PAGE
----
The City of Killeen will soon be one step closer to deciding whether or not the city jail will stay open this year.
The city council first proposed closing the jail in November 2016. Tonight, Interim Police Chief Margaret Young, presented the specifics for the plan. In it, she gave three options.
One keeps the jail open, a move that costs the city $1.3 million dollars annually.
But the other two have the jail closing. In one of those cases, Killeen Police Officers would take people they arrest directly to the Bell County Jail - a process she says could take up to an hour of patrol time. The second option has the city paying for a charter van or using a city van to transport arrestees to the Bell County Jail. Both plans have some initial start-up costs but would save hundreds of thousands of dollars over time.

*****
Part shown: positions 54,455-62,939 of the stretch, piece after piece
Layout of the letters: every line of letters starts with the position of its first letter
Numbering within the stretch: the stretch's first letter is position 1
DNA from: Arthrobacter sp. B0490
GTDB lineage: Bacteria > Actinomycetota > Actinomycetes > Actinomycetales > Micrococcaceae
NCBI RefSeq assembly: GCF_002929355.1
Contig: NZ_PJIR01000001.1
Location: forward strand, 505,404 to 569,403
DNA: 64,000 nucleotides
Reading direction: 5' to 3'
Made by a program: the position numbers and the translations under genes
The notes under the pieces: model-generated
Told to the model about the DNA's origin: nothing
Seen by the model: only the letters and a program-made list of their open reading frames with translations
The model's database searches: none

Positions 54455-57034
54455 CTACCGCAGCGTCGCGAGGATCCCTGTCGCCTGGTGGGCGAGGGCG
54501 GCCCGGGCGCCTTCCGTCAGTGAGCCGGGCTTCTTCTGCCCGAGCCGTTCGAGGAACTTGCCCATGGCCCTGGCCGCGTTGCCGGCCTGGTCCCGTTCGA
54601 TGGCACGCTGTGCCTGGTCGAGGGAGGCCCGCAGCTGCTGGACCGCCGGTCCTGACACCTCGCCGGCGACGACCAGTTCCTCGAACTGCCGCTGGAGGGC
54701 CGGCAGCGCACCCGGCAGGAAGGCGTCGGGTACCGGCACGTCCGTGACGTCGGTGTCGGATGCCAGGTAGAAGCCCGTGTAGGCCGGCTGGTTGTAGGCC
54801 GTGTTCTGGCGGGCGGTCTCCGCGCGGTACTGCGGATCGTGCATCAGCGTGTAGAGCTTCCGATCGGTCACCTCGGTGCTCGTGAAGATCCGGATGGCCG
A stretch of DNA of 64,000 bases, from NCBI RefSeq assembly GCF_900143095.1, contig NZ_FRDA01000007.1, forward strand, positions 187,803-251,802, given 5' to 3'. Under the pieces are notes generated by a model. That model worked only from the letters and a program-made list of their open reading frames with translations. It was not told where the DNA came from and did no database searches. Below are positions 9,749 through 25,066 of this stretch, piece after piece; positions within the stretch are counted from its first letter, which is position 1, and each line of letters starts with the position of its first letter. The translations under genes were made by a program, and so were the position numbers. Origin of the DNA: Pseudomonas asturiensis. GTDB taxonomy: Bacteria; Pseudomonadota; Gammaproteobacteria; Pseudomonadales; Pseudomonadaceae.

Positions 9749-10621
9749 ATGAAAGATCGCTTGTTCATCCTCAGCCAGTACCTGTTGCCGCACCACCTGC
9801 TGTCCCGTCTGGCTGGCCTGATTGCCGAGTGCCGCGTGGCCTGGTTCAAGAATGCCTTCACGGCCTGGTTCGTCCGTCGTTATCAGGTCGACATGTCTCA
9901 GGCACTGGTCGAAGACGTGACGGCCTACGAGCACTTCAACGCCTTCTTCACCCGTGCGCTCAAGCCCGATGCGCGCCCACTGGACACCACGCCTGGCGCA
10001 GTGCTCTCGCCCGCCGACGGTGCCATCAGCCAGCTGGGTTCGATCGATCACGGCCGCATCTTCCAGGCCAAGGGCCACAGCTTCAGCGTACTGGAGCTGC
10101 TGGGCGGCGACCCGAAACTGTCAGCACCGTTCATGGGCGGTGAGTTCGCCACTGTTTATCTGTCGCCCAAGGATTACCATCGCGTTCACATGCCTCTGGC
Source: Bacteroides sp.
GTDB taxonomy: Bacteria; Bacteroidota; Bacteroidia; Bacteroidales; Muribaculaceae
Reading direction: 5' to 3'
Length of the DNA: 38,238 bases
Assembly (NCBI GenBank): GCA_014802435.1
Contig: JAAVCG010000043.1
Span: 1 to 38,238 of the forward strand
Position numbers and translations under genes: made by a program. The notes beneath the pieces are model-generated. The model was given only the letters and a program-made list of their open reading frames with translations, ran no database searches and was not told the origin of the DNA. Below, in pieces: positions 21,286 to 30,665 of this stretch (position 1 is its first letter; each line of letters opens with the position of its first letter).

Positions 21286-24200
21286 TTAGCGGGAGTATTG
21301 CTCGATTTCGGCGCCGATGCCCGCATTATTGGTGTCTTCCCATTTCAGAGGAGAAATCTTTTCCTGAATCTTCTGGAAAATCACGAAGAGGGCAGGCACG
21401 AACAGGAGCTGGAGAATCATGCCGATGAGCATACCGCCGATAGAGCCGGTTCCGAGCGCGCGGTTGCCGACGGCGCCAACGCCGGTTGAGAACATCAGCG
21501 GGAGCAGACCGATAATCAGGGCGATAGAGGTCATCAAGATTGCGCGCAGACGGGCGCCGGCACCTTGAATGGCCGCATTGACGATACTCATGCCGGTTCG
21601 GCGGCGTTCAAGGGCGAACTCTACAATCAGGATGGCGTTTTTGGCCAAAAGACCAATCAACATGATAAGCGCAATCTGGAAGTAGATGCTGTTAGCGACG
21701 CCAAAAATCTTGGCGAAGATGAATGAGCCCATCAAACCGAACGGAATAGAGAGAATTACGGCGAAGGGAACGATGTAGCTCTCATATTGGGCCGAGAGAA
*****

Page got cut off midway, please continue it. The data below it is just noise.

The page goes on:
Killeen Police Association President Bobby Castillo took to Facebook to express early dissent but remained optimistic after the meeting. "The city's done well in trimming some of this unneeded fat to help our budget out, but at what point can you put a price tag on for the quality service for a community?" Castillo said. His worry is that in cutting costs there may be a cut to quality. "The issue at hand is how much does it effect the efficiency of how the department is run from all positions from patrol officer to detectives," he said.
Interim Police Chief Margaret Young, did acknowledge that closing the jail would present a fine line to walk.
"As a department head, I want to save money and balance the budget. Extremely important as an administrator of a police department, I want to look at the mission impact -- because my mission is crime," Young said. She maintains that no matter the choice, she is sure the quality of work from the men and women who serve on Killeen Police force would not be diminished.
The city attributed much of their costs of running the city jail to excessive overtime and a high turnover rate. Castillo worries that by simply closing the jail it won't address the bigger issues.
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